Legal Representation In San Mateo, California

Who should be the executor of my estate?

Planning your estate is the responsible thing to do, and planning who will be the executor of your estate calls for extra thought.

While most people choose children, siblings or friends to execute their will, you should give thought to the qualities that make a good executor. You should also consider where your executor lives - in many cases, an out-of-state executor will need to post a probate bond to act on another person's behalf.

Qualities of a good executor

An executor is responsible for managing every aspect of your estate after you die. They will work not only with your children, relatives and business partners, but with CPAs, attorneys and government offices.

An executor can expect to be on the job for a minimum of two years until all liabilities are taken care of, all assets are distributed and the final taxes have been paid.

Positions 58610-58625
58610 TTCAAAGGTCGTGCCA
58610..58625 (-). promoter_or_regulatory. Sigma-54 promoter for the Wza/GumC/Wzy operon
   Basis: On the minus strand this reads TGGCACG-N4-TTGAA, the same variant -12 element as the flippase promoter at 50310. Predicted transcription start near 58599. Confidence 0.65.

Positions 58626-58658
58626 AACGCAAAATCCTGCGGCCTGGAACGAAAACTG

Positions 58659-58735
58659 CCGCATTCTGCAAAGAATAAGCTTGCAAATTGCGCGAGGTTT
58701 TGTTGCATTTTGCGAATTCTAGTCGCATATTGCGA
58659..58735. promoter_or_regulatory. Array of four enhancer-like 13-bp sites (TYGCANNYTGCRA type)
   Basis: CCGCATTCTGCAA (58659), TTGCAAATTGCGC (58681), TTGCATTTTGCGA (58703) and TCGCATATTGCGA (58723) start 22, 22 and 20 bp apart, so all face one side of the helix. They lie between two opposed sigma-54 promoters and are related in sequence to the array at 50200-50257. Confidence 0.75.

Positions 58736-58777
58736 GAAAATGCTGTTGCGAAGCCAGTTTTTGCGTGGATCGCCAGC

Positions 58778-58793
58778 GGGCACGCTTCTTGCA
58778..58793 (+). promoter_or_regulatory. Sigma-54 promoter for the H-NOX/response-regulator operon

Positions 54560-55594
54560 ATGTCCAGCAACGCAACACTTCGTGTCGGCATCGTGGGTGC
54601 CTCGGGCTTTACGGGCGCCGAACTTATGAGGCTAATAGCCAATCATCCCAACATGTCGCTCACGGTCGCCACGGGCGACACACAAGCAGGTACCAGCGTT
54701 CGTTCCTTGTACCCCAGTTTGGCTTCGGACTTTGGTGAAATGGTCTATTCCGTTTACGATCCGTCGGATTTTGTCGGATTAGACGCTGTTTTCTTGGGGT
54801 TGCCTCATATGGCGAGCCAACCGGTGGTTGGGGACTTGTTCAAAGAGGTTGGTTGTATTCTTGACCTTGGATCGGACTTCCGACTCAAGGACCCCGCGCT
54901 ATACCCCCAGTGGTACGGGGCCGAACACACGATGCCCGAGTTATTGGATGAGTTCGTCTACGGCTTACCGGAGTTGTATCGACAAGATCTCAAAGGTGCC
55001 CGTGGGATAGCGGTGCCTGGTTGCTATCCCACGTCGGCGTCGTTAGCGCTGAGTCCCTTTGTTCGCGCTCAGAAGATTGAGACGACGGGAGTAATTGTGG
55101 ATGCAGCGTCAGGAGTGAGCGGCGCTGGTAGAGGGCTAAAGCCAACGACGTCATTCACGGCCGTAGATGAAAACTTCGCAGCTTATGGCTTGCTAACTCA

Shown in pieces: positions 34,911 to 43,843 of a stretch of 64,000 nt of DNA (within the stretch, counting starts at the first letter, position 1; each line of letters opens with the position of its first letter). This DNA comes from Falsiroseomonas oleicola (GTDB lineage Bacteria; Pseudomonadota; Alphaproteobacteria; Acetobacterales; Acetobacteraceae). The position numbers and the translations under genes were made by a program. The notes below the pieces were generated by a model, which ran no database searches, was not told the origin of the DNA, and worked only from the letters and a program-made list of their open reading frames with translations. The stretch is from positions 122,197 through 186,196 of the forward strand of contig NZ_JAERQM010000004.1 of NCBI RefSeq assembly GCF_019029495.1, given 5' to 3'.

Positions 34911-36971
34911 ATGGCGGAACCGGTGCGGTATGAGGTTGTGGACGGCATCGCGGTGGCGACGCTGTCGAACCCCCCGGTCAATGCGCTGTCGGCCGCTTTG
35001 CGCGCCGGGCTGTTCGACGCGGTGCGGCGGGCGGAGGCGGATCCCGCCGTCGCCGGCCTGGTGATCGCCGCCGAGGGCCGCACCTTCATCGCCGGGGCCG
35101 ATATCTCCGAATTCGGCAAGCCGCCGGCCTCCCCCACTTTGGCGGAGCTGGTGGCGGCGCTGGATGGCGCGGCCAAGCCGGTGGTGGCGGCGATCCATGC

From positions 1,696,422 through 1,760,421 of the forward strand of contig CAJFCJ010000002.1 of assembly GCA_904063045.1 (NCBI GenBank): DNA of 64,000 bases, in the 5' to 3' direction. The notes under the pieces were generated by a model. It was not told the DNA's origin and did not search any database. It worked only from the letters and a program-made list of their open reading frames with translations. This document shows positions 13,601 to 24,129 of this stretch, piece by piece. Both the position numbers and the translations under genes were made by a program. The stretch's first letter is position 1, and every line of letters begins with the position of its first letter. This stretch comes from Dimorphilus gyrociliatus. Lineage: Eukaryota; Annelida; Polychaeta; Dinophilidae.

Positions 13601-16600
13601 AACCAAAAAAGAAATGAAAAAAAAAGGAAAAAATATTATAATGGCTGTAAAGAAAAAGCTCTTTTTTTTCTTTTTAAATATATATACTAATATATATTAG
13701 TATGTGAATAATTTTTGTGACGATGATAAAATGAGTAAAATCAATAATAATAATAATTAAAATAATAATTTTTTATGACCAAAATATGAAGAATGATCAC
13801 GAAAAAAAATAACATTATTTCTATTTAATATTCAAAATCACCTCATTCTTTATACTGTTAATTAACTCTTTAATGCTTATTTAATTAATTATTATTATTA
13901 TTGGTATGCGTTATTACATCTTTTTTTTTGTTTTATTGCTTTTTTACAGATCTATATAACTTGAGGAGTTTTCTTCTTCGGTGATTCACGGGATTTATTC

That's why you want someone with an attention to detail as well as some experience working with officials and professionals.

Honesty is crucial since every aspect can undergo scrutiny if any decision seems awry.

Communication is also a key quality. Families who squabble under the best of circumstances will likely be difficult to deal with when emotions and money are thrown into the mix.

Out-of-state executors

California places few restrictions on who can serve as an executor - they must be at least 18 years old and not have been judged incapacitated by a court. A felony conviction is not an impediment.

However, a judge can reject an executor if the judge finds in a formal hearing that they may be incapable of carrying out your wishes or are likely to mismanage your estate.

California - unlike many states - does not ban out-of-state executors. But many counties in California do require out-of-state executors to post a probate bond to protect the beneficiaries and other parties from fraud or mismanagement.

Your estate planning documents, including the will that names your executor, are some of the most important legal documents you will ever sign. Make sure you engage a qualified, experienced attorney to help you prepare your estate planning documents.

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